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Steel Box Section strength for climbing wall

  1. Sep 23, 2014 #1

    I'm planning to build a climbing wall outside my house, attached to a concrete wall.
    The climbing wall would be 3 sheets of 18mm plywood (each about 30kgs) - each 2.5m x 1.22m (8ft x 4ft). With the boards set out 2.5m wide and stacked 3 high to give a max height of 3.66m (12ft).
    I want the wall to be adjustable, to pivot out to be able to climb overhangs. Fixing the top to the wall with chains.

    I'm thinking of creating a steel frame to fix the boards to, someone suggested using 50mmx50mmx3mm steel box. But I'd like to calculate the loads and work out the best dimension of steel.
    The simplest design would be 2 uprights and 4 cross-beams to fasten the boards to.
    How do I calculate the forces on the steel if the wall is leaning outwards, probably 20 or 30 degrees ?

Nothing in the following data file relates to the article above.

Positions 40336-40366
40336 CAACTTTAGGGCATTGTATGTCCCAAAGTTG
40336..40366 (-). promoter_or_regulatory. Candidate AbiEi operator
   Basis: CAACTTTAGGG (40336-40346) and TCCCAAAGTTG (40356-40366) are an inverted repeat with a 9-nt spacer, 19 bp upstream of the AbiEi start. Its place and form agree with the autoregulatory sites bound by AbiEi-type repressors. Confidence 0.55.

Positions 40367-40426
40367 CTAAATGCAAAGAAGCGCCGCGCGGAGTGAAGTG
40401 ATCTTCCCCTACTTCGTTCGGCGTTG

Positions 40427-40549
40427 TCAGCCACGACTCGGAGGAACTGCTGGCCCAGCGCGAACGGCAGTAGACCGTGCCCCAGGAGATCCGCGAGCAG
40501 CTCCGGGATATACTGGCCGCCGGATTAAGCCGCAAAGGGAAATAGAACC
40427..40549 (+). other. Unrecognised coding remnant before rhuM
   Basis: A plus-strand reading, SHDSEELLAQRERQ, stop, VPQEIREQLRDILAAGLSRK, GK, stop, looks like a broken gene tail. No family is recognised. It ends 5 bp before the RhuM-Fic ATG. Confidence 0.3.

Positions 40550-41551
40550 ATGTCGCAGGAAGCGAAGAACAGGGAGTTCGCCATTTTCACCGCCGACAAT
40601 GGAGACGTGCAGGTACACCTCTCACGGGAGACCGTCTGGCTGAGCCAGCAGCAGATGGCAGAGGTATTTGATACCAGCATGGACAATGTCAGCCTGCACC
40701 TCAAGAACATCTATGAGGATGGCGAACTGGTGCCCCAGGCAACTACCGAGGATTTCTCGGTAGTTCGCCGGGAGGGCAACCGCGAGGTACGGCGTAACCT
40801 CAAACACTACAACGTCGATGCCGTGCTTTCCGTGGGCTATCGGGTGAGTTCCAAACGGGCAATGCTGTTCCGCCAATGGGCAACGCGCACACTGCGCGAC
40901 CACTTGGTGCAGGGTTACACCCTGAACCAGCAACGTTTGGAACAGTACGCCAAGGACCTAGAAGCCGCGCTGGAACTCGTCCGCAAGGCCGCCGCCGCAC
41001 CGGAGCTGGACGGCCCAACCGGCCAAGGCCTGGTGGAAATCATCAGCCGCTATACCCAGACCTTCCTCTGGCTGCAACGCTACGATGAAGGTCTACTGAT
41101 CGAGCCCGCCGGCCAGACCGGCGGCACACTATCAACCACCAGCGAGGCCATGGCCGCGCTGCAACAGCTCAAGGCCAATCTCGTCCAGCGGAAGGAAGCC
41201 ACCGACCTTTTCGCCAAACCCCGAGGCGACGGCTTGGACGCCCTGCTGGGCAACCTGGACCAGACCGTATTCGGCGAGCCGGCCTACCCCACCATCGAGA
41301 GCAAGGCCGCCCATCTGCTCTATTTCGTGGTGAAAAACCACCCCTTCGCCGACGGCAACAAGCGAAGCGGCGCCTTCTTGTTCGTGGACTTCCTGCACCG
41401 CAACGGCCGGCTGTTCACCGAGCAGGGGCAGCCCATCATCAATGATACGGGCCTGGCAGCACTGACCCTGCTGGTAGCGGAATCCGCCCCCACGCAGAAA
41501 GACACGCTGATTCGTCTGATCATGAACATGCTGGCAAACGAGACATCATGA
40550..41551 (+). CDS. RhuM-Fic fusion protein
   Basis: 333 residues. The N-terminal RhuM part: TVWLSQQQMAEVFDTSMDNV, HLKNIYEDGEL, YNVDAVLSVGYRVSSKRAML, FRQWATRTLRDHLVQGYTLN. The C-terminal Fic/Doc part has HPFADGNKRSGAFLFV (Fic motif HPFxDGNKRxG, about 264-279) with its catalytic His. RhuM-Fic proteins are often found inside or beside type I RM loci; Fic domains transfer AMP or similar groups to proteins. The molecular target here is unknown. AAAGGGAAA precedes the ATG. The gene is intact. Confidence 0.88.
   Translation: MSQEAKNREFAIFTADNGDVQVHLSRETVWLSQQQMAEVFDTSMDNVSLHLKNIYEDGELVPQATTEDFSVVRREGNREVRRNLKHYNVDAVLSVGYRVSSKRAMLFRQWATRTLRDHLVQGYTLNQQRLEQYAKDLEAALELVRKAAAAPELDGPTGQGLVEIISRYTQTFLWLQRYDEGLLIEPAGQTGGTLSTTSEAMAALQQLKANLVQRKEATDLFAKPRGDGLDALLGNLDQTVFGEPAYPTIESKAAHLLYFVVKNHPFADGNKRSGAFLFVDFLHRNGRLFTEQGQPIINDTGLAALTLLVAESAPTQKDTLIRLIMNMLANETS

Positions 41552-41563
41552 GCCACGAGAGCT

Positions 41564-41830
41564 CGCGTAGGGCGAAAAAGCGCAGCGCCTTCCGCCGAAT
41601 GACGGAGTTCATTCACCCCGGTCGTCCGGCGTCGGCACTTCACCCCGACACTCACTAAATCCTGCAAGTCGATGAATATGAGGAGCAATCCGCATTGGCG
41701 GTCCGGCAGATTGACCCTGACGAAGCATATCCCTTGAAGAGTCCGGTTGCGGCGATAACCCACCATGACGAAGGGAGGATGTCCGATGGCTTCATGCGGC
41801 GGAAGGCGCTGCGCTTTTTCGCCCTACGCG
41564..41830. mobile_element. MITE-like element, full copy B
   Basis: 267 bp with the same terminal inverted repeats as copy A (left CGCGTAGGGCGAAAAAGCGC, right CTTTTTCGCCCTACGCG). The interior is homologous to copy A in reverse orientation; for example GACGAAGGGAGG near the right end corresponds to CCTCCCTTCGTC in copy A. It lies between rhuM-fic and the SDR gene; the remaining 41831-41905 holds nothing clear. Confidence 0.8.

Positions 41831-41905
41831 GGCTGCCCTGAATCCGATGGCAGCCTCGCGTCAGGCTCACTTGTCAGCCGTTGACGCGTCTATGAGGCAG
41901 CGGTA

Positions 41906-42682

Maybe I'd need a third upright in the middle, to give it vertical rigidity ?

    Any help much appreciated, I've not done any of this mech eng before. I did a Physics degree many moons ago, and never found it much us in everyday life!

  2. jcsd
  3. Sep 24, 2014 #2


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    Science Advisor

    Welcome to PF.

    The simple answer is that you need to consult an insured engineer. Why?
    How many uninvited people might possibly be on the wall at one time? Can the wall support the climbing structural modifications with multiple climbers. The wall will tend to fall on the climbers if they are far out from the vertical wall. What wind rating will it need to be designed to withstand?

    Attempting to calculate such a complex structure yourself would be dangerous. PF would not want to be associated with the liability of what is clearly a challenge for a consultant engineer with insurance.

    I suspect that a sensible economic solution would be to make a self supporting framework that sits near the wall but is not actually attached to the wall. That eliminates many of the obvious risks and liabilities. The self supported frame could then be C or U shaped in plan, so the climber(s) could be safely inside the structure only.
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